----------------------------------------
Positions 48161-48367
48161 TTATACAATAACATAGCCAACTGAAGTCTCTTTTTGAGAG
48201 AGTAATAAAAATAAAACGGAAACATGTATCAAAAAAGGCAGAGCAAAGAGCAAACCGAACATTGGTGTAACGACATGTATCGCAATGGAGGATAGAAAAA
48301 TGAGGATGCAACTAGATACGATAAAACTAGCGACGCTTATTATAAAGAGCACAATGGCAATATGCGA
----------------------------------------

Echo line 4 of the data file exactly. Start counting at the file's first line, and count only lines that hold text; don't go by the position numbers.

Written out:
48301 TGAGGATGCAACTAGATACGATAAAACTAGCGACGCTTATTATAAAGAGCACAATGGCAATATGCGA